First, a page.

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C++ Slate Scrollbox Widget Limitations & Lag

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  • #16
    Found solution
    TSharedRef<SScrollBar> MyScrollBar = SNew(SScrollBar);



    Still not having luck without doing that though and still no luck WITH, this is the error with your provided code
    see reference to function template instantiation 'TSharedRef<ObjectType,0>::TSharedRef(void)' being compiled
    2> with
    2> [
    2> ObjectType=SScrollBar
    Last edited by NachoBiznezz; 09-14-2017, 09:38 PM.

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    • #17
      Definitely hitting a solid road block again. Just not connecting the puzzle.

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      • #18
        You'd define it in the header file.

        Just search the code for SScrollBar and you'll find plenty of examples to look at.
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        • #19
          Hey man just figured I'd update you
          The solution I conjured up in combination with your's ended up being the answer to this problem.
          Through a lot of trial and error I figured out how to dynamically change the SScrollBar's position and from that I can basically do everything else. That 3 months of no GPU really made me mad rusty but I'm starting to grease the gears and learn what I'm doing again. I'll throw another post up if I have any more issues, you tha man.

          .h
          Code:
          TSharedRef<SScrollBar> MyScrollBar = SNew(SScrollBar);
          .cpp
          Code:
          MyScrollBar->SetState(0.2, 0.2);
          Then to actually get it to appear in slate
          Code:
          SNew(SBorder)
          [
          MyScrollBar
          ]
          Last edited by NachoBiznezz; 09-16-2017, 04:06 PM.

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          • #20
            Now that I got that tested and working, I've been reading into the ScrollBar & Box source codes and still not really quite figuring out exactly what I have to do to hook into the SScrollBar::OnUserScrolled() function. You think you could point me in the right direction to being able to change these variables dynamically? Not figuring out how to begin the click detection on the scrollbar and the Y-Axis movement to make it go up and down, ect.

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            • #21
              Originally posted by NachoBiznezz View Post
              Now that I got that tested and working, I've been reading into the ScrollBar & Box source codes and still not really quite figuring out exactly what I have to do to hook into the SScrollBar::OnUserScrolled() function. You think you could point me in the right direction to being able to change these variables dynamically? Not figuring out how to begin the click detection on the scrollbar and the Y-Axis movement to make it go up and down, ect.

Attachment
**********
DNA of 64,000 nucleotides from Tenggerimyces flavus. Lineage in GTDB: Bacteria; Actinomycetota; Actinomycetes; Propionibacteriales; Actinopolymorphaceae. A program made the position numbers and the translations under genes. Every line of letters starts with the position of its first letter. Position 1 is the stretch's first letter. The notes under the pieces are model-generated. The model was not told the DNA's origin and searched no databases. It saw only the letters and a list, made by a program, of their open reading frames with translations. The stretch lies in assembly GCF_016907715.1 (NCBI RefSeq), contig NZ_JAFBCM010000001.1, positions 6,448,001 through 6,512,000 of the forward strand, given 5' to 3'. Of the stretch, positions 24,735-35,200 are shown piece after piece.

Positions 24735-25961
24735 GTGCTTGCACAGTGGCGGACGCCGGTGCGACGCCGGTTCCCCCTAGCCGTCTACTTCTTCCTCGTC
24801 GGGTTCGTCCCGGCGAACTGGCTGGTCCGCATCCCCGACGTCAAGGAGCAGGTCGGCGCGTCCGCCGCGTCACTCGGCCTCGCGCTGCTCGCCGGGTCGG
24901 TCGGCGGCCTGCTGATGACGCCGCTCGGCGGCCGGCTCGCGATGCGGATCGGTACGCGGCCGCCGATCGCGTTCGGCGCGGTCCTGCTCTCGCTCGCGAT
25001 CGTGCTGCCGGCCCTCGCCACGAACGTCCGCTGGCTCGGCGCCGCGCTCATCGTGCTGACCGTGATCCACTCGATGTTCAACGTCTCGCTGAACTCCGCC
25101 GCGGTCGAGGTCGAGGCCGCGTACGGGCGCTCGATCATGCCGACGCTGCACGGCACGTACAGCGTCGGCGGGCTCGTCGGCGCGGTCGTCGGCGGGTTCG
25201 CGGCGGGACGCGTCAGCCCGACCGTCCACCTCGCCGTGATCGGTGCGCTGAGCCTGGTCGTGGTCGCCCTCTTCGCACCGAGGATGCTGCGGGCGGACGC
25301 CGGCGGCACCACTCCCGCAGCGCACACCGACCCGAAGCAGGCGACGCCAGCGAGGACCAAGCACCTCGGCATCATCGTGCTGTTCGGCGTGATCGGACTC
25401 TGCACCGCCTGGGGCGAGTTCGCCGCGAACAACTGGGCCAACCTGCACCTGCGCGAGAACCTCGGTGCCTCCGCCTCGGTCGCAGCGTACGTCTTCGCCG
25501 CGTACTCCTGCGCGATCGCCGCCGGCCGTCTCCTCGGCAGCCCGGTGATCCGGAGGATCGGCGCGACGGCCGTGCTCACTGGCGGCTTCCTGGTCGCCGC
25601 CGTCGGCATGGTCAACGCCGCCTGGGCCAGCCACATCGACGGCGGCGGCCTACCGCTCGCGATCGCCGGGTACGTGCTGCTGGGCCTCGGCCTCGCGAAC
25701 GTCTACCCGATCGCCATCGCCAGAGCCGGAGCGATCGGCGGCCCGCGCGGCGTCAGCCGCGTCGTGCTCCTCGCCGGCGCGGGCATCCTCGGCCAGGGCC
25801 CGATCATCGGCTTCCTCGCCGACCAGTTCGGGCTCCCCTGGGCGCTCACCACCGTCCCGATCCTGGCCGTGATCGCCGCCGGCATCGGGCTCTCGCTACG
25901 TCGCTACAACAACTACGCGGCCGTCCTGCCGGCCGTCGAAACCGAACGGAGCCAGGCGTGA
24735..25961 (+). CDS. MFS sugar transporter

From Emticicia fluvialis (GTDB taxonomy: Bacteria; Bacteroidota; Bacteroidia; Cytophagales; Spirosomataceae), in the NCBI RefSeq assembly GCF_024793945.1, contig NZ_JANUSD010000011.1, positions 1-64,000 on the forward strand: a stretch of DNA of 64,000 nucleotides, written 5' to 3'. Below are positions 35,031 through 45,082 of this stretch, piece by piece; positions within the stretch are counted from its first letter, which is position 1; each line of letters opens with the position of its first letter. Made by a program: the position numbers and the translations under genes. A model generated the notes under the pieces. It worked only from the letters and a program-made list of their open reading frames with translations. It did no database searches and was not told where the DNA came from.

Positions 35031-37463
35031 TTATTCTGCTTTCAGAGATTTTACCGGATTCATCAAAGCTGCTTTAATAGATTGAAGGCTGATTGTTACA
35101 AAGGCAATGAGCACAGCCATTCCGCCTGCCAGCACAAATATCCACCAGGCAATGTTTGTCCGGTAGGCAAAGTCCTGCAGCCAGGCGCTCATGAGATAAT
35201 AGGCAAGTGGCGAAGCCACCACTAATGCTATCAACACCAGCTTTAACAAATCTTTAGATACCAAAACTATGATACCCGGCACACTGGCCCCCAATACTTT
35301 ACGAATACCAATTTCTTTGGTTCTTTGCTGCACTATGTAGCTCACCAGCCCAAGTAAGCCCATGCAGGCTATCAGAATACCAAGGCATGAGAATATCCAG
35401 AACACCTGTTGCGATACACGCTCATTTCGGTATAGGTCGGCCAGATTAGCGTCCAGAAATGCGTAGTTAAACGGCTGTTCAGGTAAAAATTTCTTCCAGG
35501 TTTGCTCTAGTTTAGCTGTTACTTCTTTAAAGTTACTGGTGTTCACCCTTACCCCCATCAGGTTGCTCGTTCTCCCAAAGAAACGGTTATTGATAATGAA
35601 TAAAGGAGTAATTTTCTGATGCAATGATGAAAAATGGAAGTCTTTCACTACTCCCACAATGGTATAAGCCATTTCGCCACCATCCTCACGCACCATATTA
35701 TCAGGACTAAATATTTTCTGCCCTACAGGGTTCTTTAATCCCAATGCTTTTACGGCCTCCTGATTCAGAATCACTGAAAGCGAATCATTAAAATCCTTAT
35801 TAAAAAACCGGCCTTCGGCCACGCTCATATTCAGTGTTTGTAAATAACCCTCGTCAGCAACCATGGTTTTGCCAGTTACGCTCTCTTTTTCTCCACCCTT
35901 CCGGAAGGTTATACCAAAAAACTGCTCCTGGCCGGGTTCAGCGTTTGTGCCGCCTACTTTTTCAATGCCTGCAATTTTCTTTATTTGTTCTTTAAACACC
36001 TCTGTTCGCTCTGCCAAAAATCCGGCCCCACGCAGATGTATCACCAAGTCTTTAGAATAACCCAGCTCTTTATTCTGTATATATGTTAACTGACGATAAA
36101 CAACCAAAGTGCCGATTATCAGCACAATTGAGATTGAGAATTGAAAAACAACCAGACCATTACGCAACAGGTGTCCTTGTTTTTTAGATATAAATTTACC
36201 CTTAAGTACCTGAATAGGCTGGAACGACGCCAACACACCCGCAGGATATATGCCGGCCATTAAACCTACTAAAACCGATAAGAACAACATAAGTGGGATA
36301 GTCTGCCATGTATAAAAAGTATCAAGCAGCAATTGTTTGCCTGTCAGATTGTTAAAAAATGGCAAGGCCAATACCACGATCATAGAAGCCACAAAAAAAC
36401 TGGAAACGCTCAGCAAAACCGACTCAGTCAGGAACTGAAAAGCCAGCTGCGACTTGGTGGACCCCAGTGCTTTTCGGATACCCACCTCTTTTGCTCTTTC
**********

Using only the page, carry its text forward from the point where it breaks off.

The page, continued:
You shouldn't have to do the click detection and all that, the widget should do that for you. You just need to make some method that takes in a float, and then pass that into the OnUserScrolled as a delegate (function pointer).

              Let's assume all this code is in some object called MyObject. Then, if I wanted to add a callback for when the user scrolls, you'd do something like:

              In your header file.
              Code:
              // ...
              
              public:
              void MyOnUserScrolledCallback(float scrollValue);
              In your Source file
              Code:
              // Where you are setting up the scroll bar widget.
               TSharedRef<SScrollBar> MyScrollBar = SNew(SScrollBar).OnUserScrolled(this, &MyObject::MyOnUserScrolledCallback);  
              
              // Define the method
              void MyObject::MyOnUserScrolledCallback(float scrollValue)
              {    
              // scrollValue is a value between 0 - 1. Figure out where that ratio lies in comparison to your data set and repopulate your widget those items.
              }
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              • #22
                How exactly would you recommend comparing the 0-1 ratio of scrollValue to a data set of say 5,000,000 items? (All of my numbers are basically just me attempting to create something almost infinite if not entirely) I've tried converting floats to double and using the decimal as a number but I'm failing pretty hard. Here's another post related. https://forums.unrealengine.com/deve...01-storedfloat

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                • #23
                  Just multiply the ratio value (e.g. 0 - 1) times your total items, so scrollValue * MaxItems = Your new offset for data. The post you linked doesn't matter in this case. A standard float should have enough precision, even if your max number of items is huge (which will cause memory and other issues ) - it should still be fine.
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